Meet Dr. Don Cleveland: Prominent ALS Researcher Who Pioneered Antisense Technology

Our Every Drop Adds Up campaign builds on the idea that people coming together for a common goal can make the impossible happen, just as it did four summers ago when the ALS Ice Bucket Challenge soaked the world. Every person helped, research project funded, story shared, discovery made, piece of legislation passed, and auction bid placed – it all adds up!

By the beginning of 2019, three trials are slated to be underway to help develop antisense therapy for people with ALS, dividends on a bold investment The ALS Association made in 2004, when the technology was new. We sat down with Dr. Don Cleveland, a pioneer in the field, for the second part of our series highlighting antisense technology.

Dr. Cleveland, professor at the University of California, San Diego’s Ludwig Institute for Cancer Research, is a long-time funded ALS researcher. He has been working with The ALS Association since 2004 to develop DNA-based designer drugs to silence ALS genes, called antisense gene silencing or antisense technology.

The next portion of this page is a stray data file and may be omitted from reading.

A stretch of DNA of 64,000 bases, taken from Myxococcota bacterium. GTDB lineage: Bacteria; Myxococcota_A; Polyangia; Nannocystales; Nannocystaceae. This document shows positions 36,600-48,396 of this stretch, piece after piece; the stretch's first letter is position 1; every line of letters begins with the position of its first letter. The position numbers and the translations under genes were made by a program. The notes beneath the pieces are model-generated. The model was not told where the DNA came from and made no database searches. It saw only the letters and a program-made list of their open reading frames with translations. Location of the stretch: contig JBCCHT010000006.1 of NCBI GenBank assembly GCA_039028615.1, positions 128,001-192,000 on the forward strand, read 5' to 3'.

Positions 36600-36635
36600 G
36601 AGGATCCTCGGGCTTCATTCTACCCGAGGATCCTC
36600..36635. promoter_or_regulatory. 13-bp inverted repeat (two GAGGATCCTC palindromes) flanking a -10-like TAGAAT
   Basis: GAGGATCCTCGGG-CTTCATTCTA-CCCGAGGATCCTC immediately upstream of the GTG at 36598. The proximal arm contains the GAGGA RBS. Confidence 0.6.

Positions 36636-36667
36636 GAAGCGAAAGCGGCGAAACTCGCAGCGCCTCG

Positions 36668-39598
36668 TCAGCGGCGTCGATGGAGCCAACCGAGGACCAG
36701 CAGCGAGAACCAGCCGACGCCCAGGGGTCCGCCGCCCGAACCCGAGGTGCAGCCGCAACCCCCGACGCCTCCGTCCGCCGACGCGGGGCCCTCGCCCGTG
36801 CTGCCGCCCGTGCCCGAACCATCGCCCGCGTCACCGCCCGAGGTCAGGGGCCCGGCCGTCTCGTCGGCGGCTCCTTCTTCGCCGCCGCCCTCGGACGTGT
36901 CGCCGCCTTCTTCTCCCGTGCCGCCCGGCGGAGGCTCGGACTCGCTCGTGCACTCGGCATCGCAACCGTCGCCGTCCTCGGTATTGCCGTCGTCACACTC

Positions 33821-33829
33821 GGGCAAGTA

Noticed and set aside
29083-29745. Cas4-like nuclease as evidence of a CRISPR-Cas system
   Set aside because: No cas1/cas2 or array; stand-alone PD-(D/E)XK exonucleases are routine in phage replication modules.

In 1999, The ALS Association, along with the American Academy of Neurology, awarded Dr. Cleveland with the prestigious Sheila Essey Award for his significant contributions to research. He was recently awarded the $3 million prestigious 2018 Breakthrough Prize in Life Sciences for his numerous accomplishments in neurodegenerative disease research, including establishing antisense therapy in animal models of ALS.

He talked with us to discuss this important gene silencing technology that currently targets inherited ALS genes and could be potentially applied to non-inherited (sporadic) ALS in the future.

don cleveland photo 230
Dr. Don Cleveland


“With The ALS Association’s ongoing support, my work in [the] development of designer DNA drugs, which is frequently called antisense technology, for therapy of neurodegenerative diseases – once widely considered by almost everyone to be doomed to failure – has led to clinical trials that could help people with ALS and other neurodegenerative diseases.” (Dr. Don Cleveland)

Q: Thank you for joining us today. How has The ALS Association contributed to your work in antisense technology?

A: Support for designer DNA drug technology began in 2004, exclusively with The ALS Association support, against deep skepticism that the approach would be useful. In the 14 years since it was initiated, it has now fueled clinical trials in up to four diseases, including up to two trials in ALS. There has been a transformation of thinking that these gene silencing approaches are probably applicable broadly in human neurologic disease and most especially for ALS.